What Is Reasonable?

This brings us on the issue of reasonableness. The test of ‘reasonable in all the circumstances’ comes in two parts:

  • Was it reasonable for this officer in these circumstances to use force at all?
  • Was the degree of force used reasonable, i.e. proportionate to the threat?

The first question is answered by looking at the officer’s decisions subjectively, i.e. from his point of view, with the knowledge that he had at the time. The second question is answered objectively, i.e. would the reasonable person – in law ‘the person on the Clapham omnibus’ – think that the degree of force used was reasonable and proportionate?

The Officer’s Viewpoint

In deciding whether it was reasonable for the officer to use force the question that must be answered is not ‘Would the person in the street or would I think that it was reasonable?’ It is, ‘In these circumstances, with the background and knowledge that they had, was it reasonable for this officer to use force?’  As far as stopping a would-be suicide-bomber is concerned the court would need to consider the following:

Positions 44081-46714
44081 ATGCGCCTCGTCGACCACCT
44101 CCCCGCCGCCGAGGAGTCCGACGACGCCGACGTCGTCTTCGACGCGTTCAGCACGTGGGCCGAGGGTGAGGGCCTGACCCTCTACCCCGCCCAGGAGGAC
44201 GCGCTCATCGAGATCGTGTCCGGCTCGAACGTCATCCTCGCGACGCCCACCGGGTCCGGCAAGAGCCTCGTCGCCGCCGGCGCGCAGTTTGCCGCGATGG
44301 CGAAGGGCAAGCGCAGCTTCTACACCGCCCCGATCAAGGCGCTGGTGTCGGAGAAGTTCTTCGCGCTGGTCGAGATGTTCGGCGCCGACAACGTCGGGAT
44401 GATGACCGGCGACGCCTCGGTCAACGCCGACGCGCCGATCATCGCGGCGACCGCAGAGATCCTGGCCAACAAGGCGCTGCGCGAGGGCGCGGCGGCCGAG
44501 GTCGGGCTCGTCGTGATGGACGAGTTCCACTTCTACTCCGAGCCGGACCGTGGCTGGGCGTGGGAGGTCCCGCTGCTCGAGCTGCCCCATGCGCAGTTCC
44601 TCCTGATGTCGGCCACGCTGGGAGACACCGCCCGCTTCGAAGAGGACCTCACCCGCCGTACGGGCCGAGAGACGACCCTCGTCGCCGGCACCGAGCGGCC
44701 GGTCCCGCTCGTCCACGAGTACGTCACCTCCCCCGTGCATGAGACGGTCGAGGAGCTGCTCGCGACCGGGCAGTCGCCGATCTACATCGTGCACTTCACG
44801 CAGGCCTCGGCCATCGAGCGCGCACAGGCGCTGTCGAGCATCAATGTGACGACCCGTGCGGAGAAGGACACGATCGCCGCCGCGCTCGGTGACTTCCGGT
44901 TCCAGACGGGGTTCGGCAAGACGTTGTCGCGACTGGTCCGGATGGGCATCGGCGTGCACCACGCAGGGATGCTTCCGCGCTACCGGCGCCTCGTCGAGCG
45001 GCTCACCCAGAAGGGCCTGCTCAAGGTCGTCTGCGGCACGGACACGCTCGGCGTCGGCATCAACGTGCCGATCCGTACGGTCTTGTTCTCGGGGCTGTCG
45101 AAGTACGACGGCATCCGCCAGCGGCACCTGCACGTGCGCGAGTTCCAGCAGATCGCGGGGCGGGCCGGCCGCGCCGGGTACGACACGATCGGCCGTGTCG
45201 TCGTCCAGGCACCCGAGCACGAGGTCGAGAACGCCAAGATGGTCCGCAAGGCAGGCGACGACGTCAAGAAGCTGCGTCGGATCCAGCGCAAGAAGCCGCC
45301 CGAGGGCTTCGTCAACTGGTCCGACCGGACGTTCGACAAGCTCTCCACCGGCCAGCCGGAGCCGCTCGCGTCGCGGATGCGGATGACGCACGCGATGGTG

• how real was the threat? If there had been other recent instances that day or that week, for example, then the level of threat would be high
  • what was the officer’s belief that the person was a suicide bomber based on? If it was merely casual observation and no weapon was seen or threat made then it would probably not be justified. If it was the result of a detailed briefing concerning a specific threat by a named or described suspect then it would probably be justified.

This is so even if the officer is mistaken as to the facts – e.g. if he or she believes that someone is armed but it turns out to be a replica or even an object that only looked to them like a gun. As long as the officer believed it was one the use of force is reasonable.  The same applies to any belief that the person was fitted with a suicide bomb.